giovedì 2 gennaio 2014

Cardiff City appointed Ole Gunnar Solskjaer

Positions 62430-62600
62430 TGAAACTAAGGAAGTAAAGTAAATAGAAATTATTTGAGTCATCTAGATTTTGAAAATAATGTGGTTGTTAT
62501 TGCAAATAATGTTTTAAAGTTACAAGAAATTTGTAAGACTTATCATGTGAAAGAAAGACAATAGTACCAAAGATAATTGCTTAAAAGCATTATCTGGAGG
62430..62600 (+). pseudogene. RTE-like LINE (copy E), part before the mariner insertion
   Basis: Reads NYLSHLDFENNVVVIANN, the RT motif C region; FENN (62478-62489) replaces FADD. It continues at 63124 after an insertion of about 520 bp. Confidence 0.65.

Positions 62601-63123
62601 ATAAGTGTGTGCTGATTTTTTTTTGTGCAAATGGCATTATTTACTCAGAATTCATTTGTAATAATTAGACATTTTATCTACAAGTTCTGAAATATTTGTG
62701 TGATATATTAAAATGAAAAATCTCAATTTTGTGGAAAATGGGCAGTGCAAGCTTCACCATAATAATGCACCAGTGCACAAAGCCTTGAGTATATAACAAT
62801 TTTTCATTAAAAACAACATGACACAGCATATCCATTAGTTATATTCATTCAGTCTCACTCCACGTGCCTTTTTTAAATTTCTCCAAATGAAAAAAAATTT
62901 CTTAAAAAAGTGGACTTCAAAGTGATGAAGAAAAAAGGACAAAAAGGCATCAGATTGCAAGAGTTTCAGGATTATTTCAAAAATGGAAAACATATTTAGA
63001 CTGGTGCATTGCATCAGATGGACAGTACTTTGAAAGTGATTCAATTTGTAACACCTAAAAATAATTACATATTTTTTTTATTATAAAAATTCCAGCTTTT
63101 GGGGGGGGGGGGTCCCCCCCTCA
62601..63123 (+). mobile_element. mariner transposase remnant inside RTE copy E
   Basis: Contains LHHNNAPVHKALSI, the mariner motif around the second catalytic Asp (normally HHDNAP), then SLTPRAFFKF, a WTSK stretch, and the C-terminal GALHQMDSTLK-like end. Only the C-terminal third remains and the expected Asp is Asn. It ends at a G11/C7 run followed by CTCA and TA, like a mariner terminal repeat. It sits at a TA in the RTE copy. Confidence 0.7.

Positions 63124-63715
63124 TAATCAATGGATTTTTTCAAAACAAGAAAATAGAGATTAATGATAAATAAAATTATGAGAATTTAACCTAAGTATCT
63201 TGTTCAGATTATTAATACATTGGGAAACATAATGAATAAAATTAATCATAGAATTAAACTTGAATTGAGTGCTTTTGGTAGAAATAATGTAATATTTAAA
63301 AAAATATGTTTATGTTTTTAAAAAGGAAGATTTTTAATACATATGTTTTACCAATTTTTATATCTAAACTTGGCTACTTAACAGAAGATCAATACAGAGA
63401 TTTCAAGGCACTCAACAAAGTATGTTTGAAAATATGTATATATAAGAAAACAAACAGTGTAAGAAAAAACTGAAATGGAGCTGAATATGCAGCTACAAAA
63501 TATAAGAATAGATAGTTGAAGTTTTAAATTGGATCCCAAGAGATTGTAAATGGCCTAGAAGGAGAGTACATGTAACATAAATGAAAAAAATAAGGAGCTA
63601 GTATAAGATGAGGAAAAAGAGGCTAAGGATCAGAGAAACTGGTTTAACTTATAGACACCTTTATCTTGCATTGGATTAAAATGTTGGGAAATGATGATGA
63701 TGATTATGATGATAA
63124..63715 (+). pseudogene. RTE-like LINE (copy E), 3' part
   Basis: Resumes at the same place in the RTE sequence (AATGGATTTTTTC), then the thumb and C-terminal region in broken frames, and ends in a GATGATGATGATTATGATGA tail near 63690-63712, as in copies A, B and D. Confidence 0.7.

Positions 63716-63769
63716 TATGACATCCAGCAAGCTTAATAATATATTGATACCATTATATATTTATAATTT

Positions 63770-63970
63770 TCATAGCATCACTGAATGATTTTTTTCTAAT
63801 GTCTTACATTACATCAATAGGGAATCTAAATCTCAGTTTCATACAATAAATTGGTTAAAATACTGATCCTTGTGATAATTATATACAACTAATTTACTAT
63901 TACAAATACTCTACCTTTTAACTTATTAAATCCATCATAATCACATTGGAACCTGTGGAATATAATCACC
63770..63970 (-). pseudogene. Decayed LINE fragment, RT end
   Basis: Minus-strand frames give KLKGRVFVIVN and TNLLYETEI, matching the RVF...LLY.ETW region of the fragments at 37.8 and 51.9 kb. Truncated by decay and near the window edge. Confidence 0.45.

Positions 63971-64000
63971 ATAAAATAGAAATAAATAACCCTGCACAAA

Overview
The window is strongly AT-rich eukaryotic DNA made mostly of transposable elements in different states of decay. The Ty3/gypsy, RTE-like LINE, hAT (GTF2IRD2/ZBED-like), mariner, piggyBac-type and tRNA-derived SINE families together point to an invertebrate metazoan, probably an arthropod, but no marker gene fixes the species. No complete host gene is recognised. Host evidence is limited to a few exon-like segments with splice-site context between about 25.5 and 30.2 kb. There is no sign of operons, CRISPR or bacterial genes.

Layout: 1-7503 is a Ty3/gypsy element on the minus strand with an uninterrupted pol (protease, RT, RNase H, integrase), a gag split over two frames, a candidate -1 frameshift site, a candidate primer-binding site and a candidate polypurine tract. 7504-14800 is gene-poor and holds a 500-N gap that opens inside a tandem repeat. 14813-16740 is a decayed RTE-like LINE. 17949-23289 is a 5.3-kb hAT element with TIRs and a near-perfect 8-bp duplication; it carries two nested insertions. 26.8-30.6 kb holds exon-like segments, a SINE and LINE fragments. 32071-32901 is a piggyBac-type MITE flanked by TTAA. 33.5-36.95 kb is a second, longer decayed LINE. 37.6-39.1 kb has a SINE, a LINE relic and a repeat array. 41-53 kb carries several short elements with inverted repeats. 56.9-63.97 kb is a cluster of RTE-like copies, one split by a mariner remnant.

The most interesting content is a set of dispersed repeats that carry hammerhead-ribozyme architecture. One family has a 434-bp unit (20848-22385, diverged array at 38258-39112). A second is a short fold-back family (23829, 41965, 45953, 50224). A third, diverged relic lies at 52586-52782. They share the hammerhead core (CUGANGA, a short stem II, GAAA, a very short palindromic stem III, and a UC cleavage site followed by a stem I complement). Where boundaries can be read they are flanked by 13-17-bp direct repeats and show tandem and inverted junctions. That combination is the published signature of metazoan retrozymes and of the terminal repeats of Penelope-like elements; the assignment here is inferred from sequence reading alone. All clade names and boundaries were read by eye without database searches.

Ole Gunnar Solskjaer’s stock as a young manager is rising. The former Manchester United striker lead Molde to successive top flight championships. He made no secret of his desire to lead a Premier League team. The moment is here as Solskjaer has taken over as manager of Cardiff City after a whirlwind day of negotiations with the club's owner, Vincent Tan. Solskjaer overcame all the reservations he had about taking the job after Tan's numerous disputes with former manager Malky Mackay over recent months. Tan and Cardiff chairman, Mehmet Dalman promised him to have £25m to spend in the January transfer window and reassured next manager about how the club will be structured so far. It was enough to convince the Norwegian to join the newly-promoted club. The manner in which Malay tycoon is running his club is shocking. But, despite all the turmoil they experienced, including the unpopular Tan's decision decision to sack Mackay, Cardiff is still an attractive job. They had the financial power in terms of fees and wages to compete for big-name players. Solskjaer recently turned down the chances to become the Aston Villa and West Bromwich Albion manager but he couldn't bypass Cardiff's proposal. He has been courted convincingly by Tan. Solskjaer built his reputation at Molde, where he has won two league titles and one cup in three seasons. In Norway, Solskjaer has developed a fast counter-attacking side in which full-backs are encouraged to venture forward. He switched his side from its usual 4-3-3 into a more defensively version of 4-2-3-1 featuring width from the full-backs and wingers and with an attacking midfielder just  behind the centre forward, a new in a Norwegian league featuring sides that favor a more classic 4-4-2. The first thing Solskjaer will have to do on the pitch will be find a way to score as only Crystal Palace have scored fewer than the goals Cardiff have managed. In an interview with the Norwegian magazine Josimar in 2012, Solskjaer revealed his tactical views: he went coaching at Molde "a bit on the United way of playing. So it's a kind of 4-4-2, but with a striker up front and one player who drops behind the striker. A winger that runs up and down all the time, which Giggsy did, and one that goes a little bit more in and out, as Becks did."  Playing under Sir Alex Ferguson for 10 years at United helped. ‘That manager was always in me. I was at a stage when I wrote what we did in every single training session and then there was a period in my career when I wrote a mental diary as well,’ he said. The Scot influenced Solskjaer on and off field: since he took the reign a Molde, he changed the philosophy of the whole club, obliging the players to stay adherent to a stricter routine and diet. He was in charge of everything in the room -- a pivotal role helping Solskjaer to create this environment was played by his backroom staff which includes former United coaches Mark Dempsey and Richard Hartis. Now Solskjaer wants to prove that is possible to work under Tan. 

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